Condoleezza Rice: Will Work for Legacy

Condoleezza Rice talks about her legacy — and her next move.

By Philip Weiss
Secretary of State Condoleezza Rice (Photo: Martin Schoeller)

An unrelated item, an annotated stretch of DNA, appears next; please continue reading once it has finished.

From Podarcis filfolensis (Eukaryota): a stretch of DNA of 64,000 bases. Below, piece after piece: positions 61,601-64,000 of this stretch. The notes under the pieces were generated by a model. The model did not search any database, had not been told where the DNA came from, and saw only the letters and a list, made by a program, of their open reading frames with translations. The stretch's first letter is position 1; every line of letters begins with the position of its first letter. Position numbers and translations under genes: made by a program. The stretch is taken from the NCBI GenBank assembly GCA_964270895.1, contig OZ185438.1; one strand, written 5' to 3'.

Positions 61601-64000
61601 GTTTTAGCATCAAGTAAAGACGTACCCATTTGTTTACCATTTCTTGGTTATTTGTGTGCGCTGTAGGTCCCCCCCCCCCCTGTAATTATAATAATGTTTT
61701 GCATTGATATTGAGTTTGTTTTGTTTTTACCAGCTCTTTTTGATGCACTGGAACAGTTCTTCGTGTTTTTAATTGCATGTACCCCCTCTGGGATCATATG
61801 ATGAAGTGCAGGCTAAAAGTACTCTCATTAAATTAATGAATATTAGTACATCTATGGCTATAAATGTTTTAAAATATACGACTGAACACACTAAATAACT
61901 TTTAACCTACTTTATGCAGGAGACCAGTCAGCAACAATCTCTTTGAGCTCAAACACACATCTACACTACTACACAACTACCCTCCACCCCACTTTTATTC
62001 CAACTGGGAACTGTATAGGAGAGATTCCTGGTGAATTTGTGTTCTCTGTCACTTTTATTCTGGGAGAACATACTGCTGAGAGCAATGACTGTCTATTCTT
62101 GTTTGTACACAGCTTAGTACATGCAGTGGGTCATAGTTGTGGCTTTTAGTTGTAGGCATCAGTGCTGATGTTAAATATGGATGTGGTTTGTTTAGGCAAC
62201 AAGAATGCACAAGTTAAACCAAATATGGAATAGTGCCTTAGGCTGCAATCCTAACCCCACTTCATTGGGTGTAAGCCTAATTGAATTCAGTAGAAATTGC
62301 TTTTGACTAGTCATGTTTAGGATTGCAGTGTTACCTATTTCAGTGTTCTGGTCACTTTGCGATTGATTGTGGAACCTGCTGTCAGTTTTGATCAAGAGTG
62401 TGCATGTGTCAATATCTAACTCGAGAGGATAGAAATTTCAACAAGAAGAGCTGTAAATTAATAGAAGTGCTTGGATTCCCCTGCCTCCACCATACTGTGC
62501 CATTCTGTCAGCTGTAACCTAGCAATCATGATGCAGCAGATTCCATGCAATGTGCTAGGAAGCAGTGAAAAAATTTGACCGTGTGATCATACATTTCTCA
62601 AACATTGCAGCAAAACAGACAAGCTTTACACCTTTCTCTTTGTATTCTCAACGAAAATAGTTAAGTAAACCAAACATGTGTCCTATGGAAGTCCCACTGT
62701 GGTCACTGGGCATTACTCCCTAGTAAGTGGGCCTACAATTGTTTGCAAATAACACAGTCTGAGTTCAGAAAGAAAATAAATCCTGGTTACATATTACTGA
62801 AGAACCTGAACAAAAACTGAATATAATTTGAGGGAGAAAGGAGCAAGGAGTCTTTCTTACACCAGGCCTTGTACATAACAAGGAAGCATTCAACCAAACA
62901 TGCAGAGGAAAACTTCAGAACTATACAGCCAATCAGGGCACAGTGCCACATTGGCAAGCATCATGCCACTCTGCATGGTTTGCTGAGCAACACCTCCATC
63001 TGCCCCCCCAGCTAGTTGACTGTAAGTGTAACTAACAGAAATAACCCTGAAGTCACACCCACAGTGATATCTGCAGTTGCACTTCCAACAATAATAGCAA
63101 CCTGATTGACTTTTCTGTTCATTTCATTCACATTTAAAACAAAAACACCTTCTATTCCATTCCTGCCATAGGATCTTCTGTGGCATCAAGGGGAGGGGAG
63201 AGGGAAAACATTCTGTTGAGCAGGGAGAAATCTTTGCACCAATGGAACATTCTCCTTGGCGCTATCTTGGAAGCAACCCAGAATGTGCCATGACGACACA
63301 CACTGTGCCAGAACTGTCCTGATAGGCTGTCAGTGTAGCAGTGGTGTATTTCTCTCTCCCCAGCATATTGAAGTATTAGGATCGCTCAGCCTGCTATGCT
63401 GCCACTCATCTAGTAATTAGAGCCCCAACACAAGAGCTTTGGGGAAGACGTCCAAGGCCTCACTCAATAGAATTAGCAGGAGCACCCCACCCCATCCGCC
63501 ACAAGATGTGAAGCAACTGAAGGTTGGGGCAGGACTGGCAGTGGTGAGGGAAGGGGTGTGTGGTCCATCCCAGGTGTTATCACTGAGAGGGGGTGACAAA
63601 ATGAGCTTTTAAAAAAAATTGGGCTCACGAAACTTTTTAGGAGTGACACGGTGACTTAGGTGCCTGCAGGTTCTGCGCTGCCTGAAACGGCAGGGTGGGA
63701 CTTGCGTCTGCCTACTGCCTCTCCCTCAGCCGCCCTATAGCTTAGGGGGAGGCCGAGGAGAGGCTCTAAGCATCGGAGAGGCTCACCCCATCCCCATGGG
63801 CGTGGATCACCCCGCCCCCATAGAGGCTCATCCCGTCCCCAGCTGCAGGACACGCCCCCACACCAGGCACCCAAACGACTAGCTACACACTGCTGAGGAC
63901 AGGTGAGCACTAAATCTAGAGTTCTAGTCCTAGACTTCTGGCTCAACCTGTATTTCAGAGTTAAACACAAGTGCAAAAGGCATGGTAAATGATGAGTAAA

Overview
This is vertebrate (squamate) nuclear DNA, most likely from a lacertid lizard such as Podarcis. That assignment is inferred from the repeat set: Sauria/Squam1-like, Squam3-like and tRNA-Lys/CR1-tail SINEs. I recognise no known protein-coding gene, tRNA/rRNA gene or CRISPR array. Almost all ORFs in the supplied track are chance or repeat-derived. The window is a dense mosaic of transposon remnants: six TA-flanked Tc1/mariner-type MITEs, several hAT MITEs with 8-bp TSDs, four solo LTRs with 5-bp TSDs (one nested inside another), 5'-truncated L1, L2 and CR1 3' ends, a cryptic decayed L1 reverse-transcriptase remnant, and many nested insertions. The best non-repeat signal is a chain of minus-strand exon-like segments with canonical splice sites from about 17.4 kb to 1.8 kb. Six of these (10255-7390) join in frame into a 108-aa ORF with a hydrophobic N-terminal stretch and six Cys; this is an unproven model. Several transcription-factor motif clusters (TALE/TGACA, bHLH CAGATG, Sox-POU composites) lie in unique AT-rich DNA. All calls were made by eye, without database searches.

"I just haven’t actually ever found anyone I wanted to be married to." (When I tried in a follow-up interview to ask Rice about the rumors regarding her sexuality, State Department press representative Pamela Stevens said, "The secretary does not care to respond to ‘rumors.’" She called the question "completely unfair, unfounded, and biased," and later told my editor she was refusing to forward the query.)I tell Rice how independent she seems. Whom does she turn to after an especially bad day? She answers by telling me about one of her trips to the Middle East, when Palestinian president Mahmoud Abbas and Israeli prime minister Ehud Olmert refused to even appear before reporters together. "We were in Berlin afterward … and it had not been my best day in the Middle East. I wasn’t sure where we were going, and it seemed awfully tough," she says. "I got to the hotel, and there was a piano in the suite. Somebody had thoughtfully left a copy of Brahms’s piano works, and I played for about an hour. Somehow Brahms — with Brahms, you know, you can’t think about anything else. If you’re going to play Brahms, you have to concentrate on Brahms. And after an hour, [the bad mood] wasn’t there anymore."But sure, I have people — and I don’t generally have to call them. My life is public enough that if somebody thinks I’ve had a bad day, I get home and I’ve got four or five different messages."Even so, self-reliance is an aspect of Rice’s amply documented tough streak. In the Bumiller book, Rice’s close friend Coit Blacker, director of the Institute for International Studies at Stanford, speaks of her laser eyes.When I ask Rice about the gaze, she smiles and shrugs. "Well, you certainly have to have focus to do this job. And you have to sometimes demonstrate that you are going to defend the interests of the United States and that you’re going to be very tough in doing that. But I don’t think of myself as a tough person.""You’ve read some of those descriptions," I say."Yeah, I have," she responds. "And some of them are of a person I barely recognize."I nod in agreement. The woman I’ve met has taken pleasure in any number of small moments during the past hour. But, as she has acknowledged on a number of occasions, she is not "self-reflective." Friends have speculated that having to be a perfect child in the segregated South gave her a hard shell. Whatever the cause, that is the glasslike surface she presents to the world.On Obama, Gender, and RaceRice is one of the most charming people I’ve ever met. But many of her comments seem protective, and fervently loyal. She says that her great regret is that the Bush administration’s compassionate side has not been seen. For example, there’s the AIDS initiative in Africa. I mention that some reports give her credit for the idea."No, no, no, it was not mine," she interjects. "It was — I was an early and strong proponent of it, but it was the president who wanted to do something about it. You know, it’s the president who’s been the strongest international spokesman against what’s going on in Darfur and who is frustrated that the international community can’t find a way to respond. It’s the president who has supported a foreign assistance program that after being flat in the United States for decades has doubled in this administration, quadrupled for Africa, the president who intervened to stop the civil war in Liberia. You know, if I have a regret, it’s that those elements of the policy have perhaps not gotten attention because this president is a war president and so people have focused on that piece of the agenda."I get a sense in our meeting that Rice herself looks forward to the end of the war presidency. Everywhere she goes now, people ask her about Barack Obama, whom she knows through his work on the Senate Foreign Relations Committee. "He’s really a very appealing and interesting person. And very smart," she says. "I’m happy I can say that I really think at this point in our country’s history, this [election] will come down to whether people think Senator Obama represents their views and their interests and holds their values [rather than focusing on his race].... I don’t doubt that there will be some turbulence, because this is different for America.

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